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Social Democratic Party (Luxembourg)

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Title: Social Democratic Party (Luxembourg)  
Author: World Heritage Encyclopedia
Language: English
Subject: History of Luxembourg, Social Democratic Party, Astrid Lulling, Luxembourgian general election, 1974, Luxembourgian general election, 1979, 1974 in Luxembourg, Left-wing political parties, Parti social-démocrate
Publisher: World Heritage Encyclopedia

Social Democratic Party (Luxembourg)

Social Democratic Party
Parti Social Démocrate
President Henry Cravatte
Founded March 1971[1]
Dissolved 1984
Ideology Social democracy

The Social Democratic Party (Luxembourgish: Sozialdemokratesch Partei, French: Parti Social Démocrate, German: Sozialdemokratische Partei), abbreviated to PSD, was a social democratic political party in Luxembourg between 1971 and 1984.

The PSD was founded in March 1971 as a secession of the centrist tendency within the Luxembourg Socialist Workers' Party (LSAP).[1] The group left the LSAP in opposition to the rising leftist faction in the LSAP, which opposed forming coalitions with the Christian Social People's Party (CSV) and championed coalitions with the Communist Party at communal level.[2]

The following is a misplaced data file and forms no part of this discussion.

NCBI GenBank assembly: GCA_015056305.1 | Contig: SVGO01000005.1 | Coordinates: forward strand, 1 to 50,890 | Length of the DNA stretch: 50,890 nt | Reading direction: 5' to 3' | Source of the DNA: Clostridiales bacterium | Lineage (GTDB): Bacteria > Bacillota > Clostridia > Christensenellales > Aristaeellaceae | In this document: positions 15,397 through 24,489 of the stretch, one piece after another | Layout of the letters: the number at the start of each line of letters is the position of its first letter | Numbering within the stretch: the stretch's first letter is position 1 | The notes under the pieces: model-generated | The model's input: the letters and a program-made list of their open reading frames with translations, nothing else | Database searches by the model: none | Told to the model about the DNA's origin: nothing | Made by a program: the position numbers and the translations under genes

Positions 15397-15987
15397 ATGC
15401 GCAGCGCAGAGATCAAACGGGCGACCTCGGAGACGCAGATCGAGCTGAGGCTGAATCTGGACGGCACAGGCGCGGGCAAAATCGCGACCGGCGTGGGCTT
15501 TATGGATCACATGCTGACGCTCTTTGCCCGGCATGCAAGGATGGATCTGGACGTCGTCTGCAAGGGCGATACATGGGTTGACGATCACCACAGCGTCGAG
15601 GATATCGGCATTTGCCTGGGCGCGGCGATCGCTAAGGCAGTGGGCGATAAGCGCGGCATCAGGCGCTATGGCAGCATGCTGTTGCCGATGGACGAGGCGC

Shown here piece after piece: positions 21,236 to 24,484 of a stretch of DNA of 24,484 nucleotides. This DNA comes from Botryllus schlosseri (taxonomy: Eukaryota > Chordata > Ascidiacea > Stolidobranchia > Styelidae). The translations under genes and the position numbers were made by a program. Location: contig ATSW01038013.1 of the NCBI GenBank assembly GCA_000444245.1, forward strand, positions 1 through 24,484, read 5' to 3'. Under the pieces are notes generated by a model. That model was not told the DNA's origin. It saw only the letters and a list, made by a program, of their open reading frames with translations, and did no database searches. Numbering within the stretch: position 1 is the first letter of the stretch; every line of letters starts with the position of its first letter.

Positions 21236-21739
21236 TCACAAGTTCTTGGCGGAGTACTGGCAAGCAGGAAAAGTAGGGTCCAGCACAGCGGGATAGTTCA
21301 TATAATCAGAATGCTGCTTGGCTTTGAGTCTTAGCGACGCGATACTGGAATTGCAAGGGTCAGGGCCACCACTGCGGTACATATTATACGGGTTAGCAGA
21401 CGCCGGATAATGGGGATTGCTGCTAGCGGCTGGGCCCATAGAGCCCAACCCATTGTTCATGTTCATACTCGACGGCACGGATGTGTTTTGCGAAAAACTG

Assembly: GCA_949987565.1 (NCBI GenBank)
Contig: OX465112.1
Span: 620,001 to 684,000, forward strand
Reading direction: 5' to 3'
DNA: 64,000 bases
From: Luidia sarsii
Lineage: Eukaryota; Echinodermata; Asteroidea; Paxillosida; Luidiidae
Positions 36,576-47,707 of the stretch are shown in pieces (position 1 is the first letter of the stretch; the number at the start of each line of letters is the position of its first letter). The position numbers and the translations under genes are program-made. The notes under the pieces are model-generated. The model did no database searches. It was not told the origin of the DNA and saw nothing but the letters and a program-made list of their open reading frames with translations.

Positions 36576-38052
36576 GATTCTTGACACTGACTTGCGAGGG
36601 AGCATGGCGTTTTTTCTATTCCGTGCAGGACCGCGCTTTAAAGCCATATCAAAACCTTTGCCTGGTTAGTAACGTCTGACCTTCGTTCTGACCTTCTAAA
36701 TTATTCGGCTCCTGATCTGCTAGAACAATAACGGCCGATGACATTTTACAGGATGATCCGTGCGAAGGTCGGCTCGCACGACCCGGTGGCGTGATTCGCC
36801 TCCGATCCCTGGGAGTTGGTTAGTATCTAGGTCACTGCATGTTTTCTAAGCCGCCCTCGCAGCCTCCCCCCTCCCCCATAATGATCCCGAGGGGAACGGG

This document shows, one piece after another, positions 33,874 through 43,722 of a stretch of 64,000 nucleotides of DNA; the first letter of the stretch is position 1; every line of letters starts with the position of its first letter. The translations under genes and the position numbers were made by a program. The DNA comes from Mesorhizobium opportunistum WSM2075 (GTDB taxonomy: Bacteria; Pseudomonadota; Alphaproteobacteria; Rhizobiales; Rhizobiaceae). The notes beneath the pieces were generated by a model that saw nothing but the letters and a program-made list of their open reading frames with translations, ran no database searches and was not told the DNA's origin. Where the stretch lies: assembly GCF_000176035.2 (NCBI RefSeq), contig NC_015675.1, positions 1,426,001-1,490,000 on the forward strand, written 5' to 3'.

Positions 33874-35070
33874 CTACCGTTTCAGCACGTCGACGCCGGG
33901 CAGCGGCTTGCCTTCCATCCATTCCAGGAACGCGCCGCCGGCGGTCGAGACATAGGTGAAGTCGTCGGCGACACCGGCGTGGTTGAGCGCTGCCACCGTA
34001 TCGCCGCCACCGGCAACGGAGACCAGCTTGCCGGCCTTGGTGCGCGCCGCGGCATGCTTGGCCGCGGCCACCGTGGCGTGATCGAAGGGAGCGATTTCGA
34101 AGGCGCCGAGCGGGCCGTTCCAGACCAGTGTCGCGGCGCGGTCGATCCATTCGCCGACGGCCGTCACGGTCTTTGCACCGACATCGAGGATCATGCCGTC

The split was led by Henry Cravatte, who had been ejected as President of the LSAP in May 1970. In total, six of the LSAP's eighteen MPs joined the new party, including Albert Bousser and Astrid Lulling. One-sixth of the LSAP's communal councillors also defected.[3]

The party competed in the 1974 election, taking 9.2% of the vote and winning five seats, to draw level with the Communist Party, which had been the long-held fourth party in Luxembourgian politics. In that election, the LSAP formed a coalition with the Democratic Party. In 1979, the PSD lost three of their seats to a resurgent CSV. In the European election held on the same day, the PSD failed to win a seat, but did beat the Communist Party into fifth place.

Before it fought another election, the party disbanded, in 1984. Some of its members, including Cravatte, returned to the LSAP, whilst others, such as Lulling, joined the CSV,[1] thereby completing their political metamorphosis from left to right.


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